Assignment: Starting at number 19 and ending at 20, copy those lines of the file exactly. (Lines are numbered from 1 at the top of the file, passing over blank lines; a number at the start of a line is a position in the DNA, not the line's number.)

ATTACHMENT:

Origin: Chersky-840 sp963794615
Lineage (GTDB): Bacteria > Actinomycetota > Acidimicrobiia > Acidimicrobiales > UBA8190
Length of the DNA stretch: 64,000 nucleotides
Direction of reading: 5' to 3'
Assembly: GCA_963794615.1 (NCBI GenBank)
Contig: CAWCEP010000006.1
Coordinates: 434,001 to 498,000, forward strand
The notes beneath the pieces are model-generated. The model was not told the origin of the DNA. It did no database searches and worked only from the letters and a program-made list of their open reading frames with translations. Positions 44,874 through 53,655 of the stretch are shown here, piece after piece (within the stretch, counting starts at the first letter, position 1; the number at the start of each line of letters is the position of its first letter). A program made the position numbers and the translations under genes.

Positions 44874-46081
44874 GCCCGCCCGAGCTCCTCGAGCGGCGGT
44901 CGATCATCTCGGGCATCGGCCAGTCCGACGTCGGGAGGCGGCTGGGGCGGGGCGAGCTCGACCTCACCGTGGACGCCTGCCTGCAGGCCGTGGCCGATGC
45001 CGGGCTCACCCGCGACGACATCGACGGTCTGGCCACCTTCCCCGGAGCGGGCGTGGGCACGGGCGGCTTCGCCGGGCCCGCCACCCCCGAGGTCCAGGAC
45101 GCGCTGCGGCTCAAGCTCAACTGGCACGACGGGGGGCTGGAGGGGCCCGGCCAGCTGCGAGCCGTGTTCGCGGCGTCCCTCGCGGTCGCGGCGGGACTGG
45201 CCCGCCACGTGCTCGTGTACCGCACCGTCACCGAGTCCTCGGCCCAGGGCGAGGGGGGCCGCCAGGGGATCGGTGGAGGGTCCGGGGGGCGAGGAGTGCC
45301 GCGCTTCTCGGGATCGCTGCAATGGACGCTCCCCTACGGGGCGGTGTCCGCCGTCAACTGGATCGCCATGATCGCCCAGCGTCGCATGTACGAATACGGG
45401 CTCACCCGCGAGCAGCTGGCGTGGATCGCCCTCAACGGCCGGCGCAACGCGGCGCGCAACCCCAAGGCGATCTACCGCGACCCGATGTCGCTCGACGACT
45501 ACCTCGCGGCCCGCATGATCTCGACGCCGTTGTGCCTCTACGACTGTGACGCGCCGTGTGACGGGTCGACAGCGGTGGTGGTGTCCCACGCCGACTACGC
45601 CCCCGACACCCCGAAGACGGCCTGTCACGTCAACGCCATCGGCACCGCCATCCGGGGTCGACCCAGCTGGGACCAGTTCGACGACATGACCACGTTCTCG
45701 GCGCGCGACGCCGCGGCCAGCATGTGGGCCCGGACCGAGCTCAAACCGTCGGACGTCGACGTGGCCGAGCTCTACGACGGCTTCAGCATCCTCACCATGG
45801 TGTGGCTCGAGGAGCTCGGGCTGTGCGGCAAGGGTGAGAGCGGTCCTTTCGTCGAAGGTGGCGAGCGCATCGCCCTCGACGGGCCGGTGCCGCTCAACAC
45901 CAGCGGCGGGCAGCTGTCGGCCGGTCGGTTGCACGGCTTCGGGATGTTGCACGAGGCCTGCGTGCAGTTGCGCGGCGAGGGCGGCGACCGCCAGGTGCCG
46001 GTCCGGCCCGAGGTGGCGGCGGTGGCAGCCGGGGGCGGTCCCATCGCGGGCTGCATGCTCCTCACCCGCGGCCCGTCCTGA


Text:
45701 GCGCGCGACGCCGCGGCCAGCATGTGGGCCCGGACCGAGCTCAAACCGTCGGACGTCGACGTGGCCGAGCTCTACGACGGCTTCAGCATCCTCACCATGG
45801 TGTGGCTCGAGGAGCTCGGGCTGTGCGGCAAGGGTGAGAGCGGTCCTTTCGTCGAAGGTGGCGAGCGCATCGCCCTCGACGGGCCGGTGCCGCTCAACAC